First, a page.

In Becora prison, only 48% of the eligible voters were actually able to vote, as the Judicial System Monitoring Programme report explains in detail. The lack of a provision for absentee voting disenfranchised people in hospitals, elderly, disabled and people in prison.
Voters in most polling centers we visited waited an average of 3-4 hours, and sometimes more than 6 hours, because of the slow identification process by the electoral roll officer. Where a second IEC staff member assisted this part of the process, queues were smaller and waiting time shorter.
In more than one case, DEOs did not know how to seal the ballot boxes or tamper-proof envelopes; in several instances they requested assistance from observers. During the voting day no provision was made for DEOs or local IEC staff to have lunch breaks.
In many polling centers, DEOs could not
communicate well with local staff or voters because of language problems.
Bearing in mind the total funds allocated for the election, training for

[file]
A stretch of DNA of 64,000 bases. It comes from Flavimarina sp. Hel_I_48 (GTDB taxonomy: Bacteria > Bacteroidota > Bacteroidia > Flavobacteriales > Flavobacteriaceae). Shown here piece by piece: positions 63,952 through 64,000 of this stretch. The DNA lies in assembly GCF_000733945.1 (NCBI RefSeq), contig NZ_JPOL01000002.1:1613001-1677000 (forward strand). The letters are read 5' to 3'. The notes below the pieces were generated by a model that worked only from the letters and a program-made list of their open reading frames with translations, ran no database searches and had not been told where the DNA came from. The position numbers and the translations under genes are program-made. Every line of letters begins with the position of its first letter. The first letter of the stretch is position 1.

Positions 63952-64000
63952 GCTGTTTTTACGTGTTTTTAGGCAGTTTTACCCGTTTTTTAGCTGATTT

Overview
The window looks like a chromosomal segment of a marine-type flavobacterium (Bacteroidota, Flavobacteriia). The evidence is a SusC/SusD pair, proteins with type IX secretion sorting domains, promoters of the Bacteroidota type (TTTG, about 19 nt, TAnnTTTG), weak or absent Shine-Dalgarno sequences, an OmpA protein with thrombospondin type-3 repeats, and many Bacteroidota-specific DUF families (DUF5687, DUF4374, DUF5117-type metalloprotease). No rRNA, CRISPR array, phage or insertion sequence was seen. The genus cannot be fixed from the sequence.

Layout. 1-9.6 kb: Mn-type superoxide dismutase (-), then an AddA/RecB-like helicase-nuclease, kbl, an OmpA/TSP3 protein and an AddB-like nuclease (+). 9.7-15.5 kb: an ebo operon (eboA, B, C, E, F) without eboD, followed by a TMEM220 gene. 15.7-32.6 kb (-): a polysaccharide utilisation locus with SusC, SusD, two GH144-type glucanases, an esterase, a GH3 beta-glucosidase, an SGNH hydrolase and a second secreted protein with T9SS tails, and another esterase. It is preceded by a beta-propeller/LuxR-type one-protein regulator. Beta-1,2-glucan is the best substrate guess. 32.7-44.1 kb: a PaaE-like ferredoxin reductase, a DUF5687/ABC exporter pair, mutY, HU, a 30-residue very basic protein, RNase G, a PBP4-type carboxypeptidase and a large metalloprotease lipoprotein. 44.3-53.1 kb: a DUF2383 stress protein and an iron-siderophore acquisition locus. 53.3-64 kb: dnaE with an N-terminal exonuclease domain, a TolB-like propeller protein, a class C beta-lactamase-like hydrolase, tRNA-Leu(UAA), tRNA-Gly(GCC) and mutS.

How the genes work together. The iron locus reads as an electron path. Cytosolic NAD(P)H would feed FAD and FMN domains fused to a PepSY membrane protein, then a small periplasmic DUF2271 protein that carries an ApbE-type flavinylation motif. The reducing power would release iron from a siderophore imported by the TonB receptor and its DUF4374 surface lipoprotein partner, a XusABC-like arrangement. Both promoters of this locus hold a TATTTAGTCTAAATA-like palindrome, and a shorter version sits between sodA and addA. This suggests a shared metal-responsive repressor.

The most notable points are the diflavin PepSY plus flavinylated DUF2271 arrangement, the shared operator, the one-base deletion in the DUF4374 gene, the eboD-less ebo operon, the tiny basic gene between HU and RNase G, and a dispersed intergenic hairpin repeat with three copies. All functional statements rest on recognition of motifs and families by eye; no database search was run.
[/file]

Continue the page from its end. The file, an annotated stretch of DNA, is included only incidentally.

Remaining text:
East Timorese IEC staff should have been better. IFET is particularly concerned
that the people of East Timor had few opportunities to learn how to organize
future elections on their own.
2. International staff should speak a local language to permit genuine collaboration.
3. Lists of voters should correspond better to voters’ actual area of residence, particularly in a sparsely populated country with limited transportation.
4. Provisions should be made for prisoners, people in hospitals, national observers, etc. to vote in other than their assigned polling centers.
5. There must be adequate staff
assigned to check voters on the election rolls.
DEMOCRACY IS MORE THAN JUST VOTING -
THE NEED FOR INCREASED PARTICIPATION OF THE EAST TIMORESE PEOPLE
A primary concern is that the whole process is too rushed. The current timetable seems to mostly serve the concerns of United Nations member states and established political organizations, rather than grassroots East Timorese wishes as expressed by the NGO Forum’s Working Group on Constitutional Issues and the East Timorese Catholic Church.